Arts groups want more from city
Local arts groups and other nonprofits looking for an infusion of city funding for their missions may have picked the wrong time to make their pitches.
Ten outside agencies have presented the city with funding requests totalling $598,063 for the budget year that begins July 1. The requests represent an increase of $256,500, or 75 percent, over current funding of $341,563.
City Manager Strib Boynton said his proposed budget will recommend against any increase in outside agency funding unless advised otherwise by the City Council. The council has asked Boynton to recommend a budget with no property tax rate increase.
“The budget is still evolving as a work in progress, and to meet your expectations, available new dollars will be very limited,” he wrote in a recent memo to council members.
Some of the requested increase stems from the High Point Area Arts Council, which has requested $317,063 from the city. Executive Director Debbie Lumpkins said the group is asking for no increase in its current allocation other than a one-time, $200,000 capital campaign grant to match a donation it received from Guilford County.
The Arts Council bought the Centennial Station property on S. Centennial Street for $860,000 last year to serve as its headquarters. So far, it has paid back more than $250,000 in loans taken out to buy the facility. The organization hopes to raise $1.6 million to cover the remaining loan balance, purchase equipment, make building repairs and establish a fund for future building maintenance.
“The arts are so important to our economic viability, for the diversity within our community, and it is so important to finally have a place that we can call home for the arts,” said Janette McNeill, chairwoman of the Arts Council’s board of directors.
Friends of John Coltrane, which will put on the third annual John Coltrane International Jazz & Blues Festival at Festival Park at Oak Hollow Lake on Labor Day weekend, has requested $50,000 from the city. Friends of John Coltrane Treasurer Patrick Harman said the festival drew about 2,000 people in 2011 and about 2,500 last year. He said organizers have diversified the lineup of performers this year and hope that the event will continue to grow.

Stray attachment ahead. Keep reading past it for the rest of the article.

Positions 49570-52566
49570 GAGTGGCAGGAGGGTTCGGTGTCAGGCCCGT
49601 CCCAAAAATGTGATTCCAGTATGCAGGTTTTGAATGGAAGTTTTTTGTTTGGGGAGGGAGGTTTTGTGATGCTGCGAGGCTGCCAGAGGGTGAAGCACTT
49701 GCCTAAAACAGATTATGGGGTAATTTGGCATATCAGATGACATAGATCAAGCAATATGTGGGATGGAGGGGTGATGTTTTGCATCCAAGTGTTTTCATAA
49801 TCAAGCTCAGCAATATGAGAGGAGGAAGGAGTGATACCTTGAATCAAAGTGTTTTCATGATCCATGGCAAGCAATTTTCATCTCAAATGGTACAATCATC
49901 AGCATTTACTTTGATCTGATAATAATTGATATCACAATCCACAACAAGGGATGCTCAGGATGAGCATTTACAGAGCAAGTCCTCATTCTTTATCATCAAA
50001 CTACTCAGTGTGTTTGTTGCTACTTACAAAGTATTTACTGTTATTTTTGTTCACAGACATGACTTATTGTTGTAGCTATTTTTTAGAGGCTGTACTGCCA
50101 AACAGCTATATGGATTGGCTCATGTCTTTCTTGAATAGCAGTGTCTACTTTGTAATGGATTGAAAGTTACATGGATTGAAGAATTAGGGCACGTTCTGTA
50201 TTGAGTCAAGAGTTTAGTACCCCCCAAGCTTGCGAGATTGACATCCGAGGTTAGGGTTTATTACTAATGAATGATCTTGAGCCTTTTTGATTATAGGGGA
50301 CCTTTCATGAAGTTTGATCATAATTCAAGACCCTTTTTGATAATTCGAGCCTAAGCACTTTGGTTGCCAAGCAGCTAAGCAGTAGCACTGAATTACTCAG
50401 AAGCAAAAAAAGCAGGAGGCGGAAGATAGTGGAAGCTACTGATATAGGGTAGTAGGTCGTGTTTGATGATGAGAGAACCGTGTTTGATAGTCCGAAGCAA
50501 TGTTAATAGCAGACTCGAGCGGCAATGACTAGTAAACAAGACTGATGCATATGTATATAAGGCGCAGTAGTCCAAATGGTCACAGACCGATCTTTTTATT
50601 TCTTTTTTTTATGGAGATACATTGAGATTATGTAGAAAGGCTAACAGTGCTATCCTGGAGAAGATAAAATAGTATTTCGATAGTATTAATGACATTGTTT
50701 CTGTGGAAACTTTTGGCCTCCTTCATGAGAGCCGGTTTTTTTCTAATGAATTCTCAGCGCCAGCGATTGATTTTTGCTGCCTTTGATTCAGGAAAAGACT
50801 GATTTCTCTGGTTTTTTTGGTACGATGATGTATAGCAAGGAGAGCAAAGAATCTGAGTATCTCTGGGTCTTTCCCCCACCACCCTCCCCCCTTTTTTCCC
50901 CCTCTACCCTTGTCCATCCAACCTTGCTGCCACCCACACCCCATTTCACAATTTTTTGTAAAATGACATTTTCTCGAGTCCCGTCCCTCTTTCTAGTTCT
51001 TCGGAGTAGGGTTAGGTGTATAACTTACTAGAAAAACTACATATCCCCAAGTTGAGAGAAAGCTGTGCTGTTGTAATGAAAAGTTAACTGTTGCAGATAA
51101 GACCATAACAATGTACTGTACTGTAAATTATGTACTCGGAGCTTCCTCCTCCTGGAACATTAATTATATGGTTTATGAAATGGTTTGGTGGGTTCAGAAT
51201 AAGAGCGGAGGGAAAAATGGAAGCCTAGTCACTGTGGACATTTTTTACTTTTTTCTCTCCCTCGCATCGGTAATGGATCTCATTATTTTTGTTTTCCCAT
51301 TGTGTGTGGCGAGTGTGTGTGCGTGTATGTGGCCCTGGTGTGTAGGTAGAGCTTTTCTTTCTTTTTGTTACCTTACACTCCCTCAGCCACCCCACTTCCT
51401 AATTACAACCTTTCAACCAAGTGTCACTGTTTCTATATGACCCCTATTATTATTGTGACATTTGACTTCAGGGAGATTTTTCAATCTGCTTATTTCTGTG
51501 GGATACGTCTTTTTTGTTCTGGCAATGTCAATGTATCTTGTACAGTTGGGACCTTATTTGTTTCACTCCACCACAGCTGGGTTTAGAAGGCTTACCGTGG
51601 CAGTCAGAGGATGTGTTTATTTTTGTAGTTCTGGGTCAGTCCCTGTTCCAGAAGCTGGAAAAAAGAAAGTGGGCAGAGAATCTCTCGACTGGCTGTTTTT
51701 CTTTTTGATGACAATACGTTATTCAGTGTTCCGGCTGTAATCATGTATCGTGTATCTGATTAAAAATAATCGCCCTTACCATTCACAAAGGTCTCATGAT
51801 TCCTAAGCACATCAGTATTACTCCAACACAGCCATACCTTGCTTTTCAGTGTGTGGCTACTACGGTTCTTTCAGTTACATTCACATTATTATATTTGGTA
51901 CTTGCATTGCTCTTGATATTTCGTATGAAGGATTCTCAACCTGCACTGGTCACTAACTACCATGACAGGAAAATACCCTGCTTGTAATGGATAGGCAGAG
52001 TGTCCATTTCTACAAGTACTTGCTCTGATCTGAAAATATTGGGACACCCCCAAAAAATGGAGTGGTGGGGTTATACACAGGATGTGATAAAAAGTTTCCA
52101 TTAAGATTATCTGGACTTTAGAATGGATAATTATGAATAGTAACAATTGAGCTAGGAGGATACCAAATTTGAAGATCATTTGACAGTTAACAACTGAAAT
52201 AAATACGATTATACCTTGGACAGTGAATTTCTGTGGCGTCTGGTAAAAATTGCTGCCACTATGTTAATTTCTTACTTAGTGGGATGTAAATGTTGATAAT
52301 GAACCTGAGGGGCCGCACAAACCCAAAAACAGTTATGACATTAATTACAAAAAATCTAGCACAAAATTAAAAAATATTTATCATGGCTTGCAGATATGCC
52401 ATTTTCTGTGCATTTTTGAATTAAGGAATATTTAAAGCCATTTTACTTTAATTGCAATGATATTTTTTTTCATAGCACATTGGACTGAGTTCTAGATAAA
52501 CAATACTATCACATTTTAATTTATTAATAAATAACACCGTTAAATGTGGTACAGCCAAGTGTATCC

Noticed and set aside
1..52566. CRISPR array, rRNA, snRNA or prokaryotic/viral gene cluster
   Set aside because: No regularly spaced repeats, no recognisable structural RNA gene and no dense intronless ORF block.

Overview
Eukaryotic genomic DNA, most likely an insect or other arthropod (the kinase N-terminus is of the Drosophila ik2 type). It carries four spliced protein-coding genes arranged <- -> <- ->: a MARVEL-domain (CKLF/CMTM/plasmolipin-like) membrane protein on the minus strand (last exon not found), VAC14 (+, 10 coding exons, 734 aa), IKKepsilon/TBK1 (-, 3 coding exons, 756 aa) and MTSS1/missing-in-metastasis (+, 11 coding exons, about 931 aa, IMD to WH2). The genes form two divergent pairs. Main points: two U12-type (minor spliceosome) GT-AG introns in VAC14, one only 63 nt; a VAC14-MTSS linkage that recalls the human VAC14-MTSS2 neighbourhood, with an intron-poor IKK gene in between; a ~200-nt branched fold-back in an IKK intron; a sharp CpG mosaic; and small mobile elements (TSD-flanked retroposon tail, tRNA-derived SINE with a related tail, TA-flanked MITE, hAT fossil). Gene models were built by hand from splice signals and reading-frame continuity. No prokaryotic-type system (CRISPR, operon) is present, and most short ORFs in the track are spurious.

“It takes about five years to establish a festival,” Harman said.
His foundation, the Hayden-Harman Foundation, gave the festival $80,000 for its inaugural event. It also received $32,000 from the city in 2011. In 2012, the festival requested $50,000 from the city, and the council directed the High Point Convention & Visitors Bureau to allocate the funding. The CVB receives the majority of its money from its portion of Guilford County’s hotel and motel room tax.
The Southwest Renewal Foundation is also requesting an increase in funding from the city, from $6,000 to $28,000. Foundation co-chair Dorothy Darr said the nonprofit, which is working to revitalize the traditional heart of the city’s former furniture and textile mill base, would use the funding to bring in goats to clear about 30 acres of kudzu along Richland Creek.
The group wants to develop a greenway along the creek, but first wants to remove the invasive plant.
“With not much money, we can do a lot of good. The kudzu is a symbol of neglect,” said Darr. “It prevents us from seeing and cleaning up the creek.”
Other groups asking for 2013-14 funding are Piedmont Triad Ambulance & Rescue ($5,000); the National Guard ($5,000); Guilford County Historic Preservation Commission ($2,000); Theatre Art Gallery ($31,000); the N.C. Shakespeare Festival ($50,000 in rental credits for the High Point Theatre); the Piedmont Triad Partnership ($10,000) and the Community Resource Network ($100,000).